The journey into Chilean Patagonia

The beauty of Chile being such a long country is that is crosses so many geographic belts so you really get all worlds in one place. After leaving Pucon, I began journeying deeper into the Lakes District. You have to see this place!

I met 2 Aussie backpackers whilst hiking the Cordillera Huayhuash in Peru and despite them being Australian (had to throw that in Olly and Andrea 🙂 ), they were great people. They recommended that I visit a town called Puerto Varas, a 4 hour bus ride south.


Volcan Osorno making a decent appearance in Puerto Varas.

Their recommendation was 100% on point. The town is an old German colony (yes, Chile has a rich history of German colonisation – I didn’t know this until recently) and at times, it felt like I was in Europe – wooden houses, German food and a sense of German structure.


You’ll be forgiven for thinking you were in the Alps.

The town is set on Lake Llanquihue with views of 3 snow-capped volcanoes in the distance. You’d be hard pressed to find a more idealic setting. When the weather is behaving itself, there are few places I’d rather sit on the shoreside for hours just absorbing this incredible view.


More volcanoes in the Chilean Lakes District.

Another reason why Puerto Varas should be included in your itinerary is that there are a number of other small, equally quaint towns all along the shores of the massive lake. I went to one such town called Frutillar. It is tiny but perfect for a day out – more incredible views and some great bakeries (I’ve developed a major problem in terms of the quantity of cake I’m consuming – going to have to pay for 2 seats on the flight home at this rate). Frutillar is home to a theatre on the shores of the lake (called Teatro del Lago) – you couldn’t find a better location for such a venue. It you head here, try and coordinate your trip with a performance.


A wooden church in Frutillar.

From Puerto Varas, I needed to make my way down to southern Patagonia pretty quickly as I’d made plans to hike Torres del Paine on 1 October. As a result of the pretty tight timing, I opted against heading any further south in the Lakes District and fly directly to Punta Arenas. This is a decision I’m happy with in retrospect as although 1 October officially marks the start of the high season in Patagonia, many things only open on 1 October and are shut until then. This seemed to be the case for many of the parks between Puerto Varas and the deep south.  It also means I now have an excuse to come back to Chile!

Punta Arenas is on the map for 2 primary reasons: the closest major hub to Puerto Natales (the gateway to Torres del Paine) and secondly, Penguins.

The major penguin attraction is on  Isla de Magdalenes which is home to many Magellanic Penguins during breeding season where 60,000 breeding couples arrive on the island, but this park is shut and only opens on 1 October (there are very few penguins on the island until then as they’re still making their journey north from the southern Patagonian ice fields).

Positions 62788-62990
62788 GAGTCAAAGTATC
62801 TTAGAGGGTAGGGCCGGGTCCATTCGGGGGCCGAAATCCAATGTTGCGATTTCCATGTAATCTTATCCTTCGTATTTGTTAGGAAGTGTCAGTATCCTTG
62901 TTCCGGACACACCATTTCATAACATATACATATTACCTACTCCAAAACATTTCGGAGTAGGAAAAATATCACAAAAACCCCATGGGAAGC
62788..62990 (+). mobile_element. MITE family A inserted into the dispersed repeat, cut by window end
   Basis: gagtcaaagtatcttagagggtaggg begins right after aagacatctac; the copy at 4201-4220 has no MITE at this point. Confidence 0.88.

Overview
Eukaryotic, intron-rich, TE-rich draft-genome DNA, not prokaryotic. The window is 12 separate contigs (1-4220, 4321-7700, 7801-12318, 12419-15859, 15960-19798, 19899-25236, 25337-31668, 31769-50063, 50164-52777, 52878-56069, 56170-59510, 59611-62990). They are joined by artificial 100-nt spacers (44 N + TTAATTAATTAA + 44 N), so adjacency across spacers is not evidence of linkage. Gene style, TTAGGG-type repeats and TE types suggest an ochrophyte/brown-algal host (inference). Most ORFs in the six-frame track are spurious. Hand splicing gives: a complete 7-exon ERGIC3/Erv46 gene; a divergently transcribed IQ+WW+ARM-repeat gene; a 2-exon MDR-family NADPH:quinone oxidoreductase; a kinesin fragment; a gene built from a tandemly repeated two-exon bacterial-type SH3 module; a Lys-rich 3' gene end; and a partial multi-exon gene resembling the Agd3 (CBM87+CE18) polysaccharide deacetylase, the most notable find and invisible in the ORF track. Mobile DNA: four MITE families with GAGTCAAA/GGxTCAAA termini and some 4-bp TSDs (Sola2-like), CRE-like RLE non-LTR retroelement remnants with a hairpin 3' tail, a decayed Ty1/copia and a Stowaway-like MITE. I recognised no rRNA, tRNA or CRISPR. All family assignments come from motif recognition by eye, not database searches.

Guanacos (a variation of Llama). I can’t tell the difference between Llamas, Alpacas, Vinunas, Guanacos… I think someone is trying to pull the wool over my eyes!

Fortunately, the island of Tierra del Fuego is a few hours drive (and ferry ride) from Punta Arenas and is home to a colony of King Penguins which I was very excited to see. If you haven’t hired a car and aren’t familiar with the roads and ferries, the only feasible option to get to Parque Pinguino Rey is on a very expensive day tour. I was hesitant to part with the $120 which felt like extortion but I’m very glad I did. Although I think the price tag is unjustifiable for what you get – the penguins are amazing but everything else about the tour was mediocre – attractions for the sake of being attractions.



Tierra del Fuego is an archipelago off the southernmost tip of the South American mainland and is shared between Chile and Argentina. The island has a pretty horrible history as there was massive displacement of local people in the nineteenth century by colonisers to make way for the booming Patagonian sheep trade and gold rush. It was a genocide really – a local tribe to the island (the Selk’nam) were systematically killed – their numbers dropping from 3000 to 500 which eventually led to their extinction. Many ranchers paid to have tribesmen killed – the death being confirmed by the delivery of the slain person’s ears and hands. Why you ask? Quite literally to make space for sheep and to reduce the number of mouths to feed.


A mural depicting the murder of the local Selk’nam tribe.

On a lighter note – the King Penguins – they’re the second biggest penguin species on the planet (the biggest being Emperor Penguins only found on Antarctica). At this time of year, the chicks are starting to hatch and are the cutest things you’ll see. Unlike their white, black and orange parents that look slick and proud, the chicks are covered in brown fur that almost makes them look like fat, hairy rugby balls with beaks! We witnessed the parents waddling along to feed them – an incredible sight to behold.


King penguins and their chicks. I wish I had a big camera lens with me to get a proper photo of them!


A photo taken from my phone through the lens of a telescope. The things you have to do for a close-up pic!

The drive back to Punta Arenas was a long one passing by many abandoned sheep ranches and ship wrecks – it makes for quite a surreal landscape.


One of the shipwrecks on the shores of Punta Arenas

I am in Puerto Natales now, where I’ll spend a day before beginning the W circuit of Torres del Paine. Here’s hoping the weather holds up as current forecasts predict snow everyday with a maximum temperature of 4 degrees and 40km winds!


The ferry ride back to the mainland.


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